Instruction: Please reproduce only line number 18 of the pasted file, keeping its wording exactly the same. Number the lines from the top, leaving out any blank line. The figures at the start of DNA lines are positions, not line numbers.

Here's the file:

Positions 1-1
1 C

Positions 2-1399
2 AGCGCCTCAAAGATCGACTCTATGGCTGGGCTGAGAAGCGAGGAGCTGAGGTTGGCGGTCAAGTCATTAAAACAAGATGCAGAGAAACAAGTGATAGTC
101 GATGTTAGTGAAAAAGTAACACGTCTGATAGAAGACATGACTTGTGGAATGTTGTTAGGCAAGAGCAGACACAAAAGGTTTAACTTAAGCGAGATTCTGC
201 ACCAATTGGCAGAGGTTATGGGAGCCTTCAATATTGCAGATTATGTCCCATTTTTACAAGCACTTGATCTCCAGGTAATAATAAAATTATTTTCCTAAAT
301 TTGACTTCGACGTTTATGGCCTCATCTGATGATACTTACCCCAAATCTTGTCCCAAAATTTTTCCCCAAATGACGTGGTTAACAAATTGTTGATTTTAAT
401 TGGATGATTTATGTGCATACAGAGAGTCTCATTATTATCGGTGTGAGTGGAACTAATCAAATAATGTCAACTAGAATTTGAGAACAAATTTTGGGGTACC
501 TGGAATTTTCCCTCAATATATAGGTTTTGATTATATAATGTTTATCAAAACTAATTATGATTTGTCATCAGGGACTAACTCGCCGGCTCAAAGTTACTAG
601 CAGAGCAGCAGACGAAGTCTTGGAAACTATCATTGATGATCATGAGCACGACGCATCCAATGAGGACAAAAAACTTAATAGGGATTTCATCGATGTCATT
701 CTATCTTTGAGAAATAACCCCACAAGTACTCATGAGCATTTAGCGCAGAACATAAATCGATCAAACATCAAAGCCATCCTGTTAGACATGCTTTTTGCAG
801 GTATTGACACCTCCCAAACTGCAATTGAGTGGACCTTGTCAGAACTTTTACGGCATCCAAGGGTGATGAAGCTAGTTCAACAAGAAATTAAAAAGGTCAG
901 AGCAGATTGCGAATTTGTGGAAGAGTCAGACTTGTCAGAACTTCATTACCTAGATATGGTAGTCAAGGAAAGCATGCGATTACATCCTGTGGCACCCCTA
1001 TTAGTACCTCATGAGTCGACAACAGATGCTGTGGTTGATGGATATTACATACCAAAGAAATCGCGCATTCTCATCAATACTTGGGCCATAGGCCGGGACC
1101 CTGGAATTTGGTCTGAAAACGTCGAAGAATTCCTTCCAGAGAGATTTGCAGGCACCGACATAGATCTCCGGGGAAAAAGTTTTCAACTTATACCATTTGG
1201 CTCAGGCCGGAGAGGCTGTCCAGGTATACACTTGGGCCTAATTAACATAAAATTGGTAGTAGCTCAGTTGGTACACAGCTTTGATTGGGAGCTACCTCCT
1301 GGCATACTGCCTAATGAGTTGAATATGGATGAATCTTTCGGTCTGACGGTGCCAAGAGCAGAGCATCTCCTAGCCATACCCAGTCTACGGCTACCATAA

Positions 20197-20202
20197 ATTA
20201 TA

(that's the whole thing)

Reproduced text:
Positions 20197-20202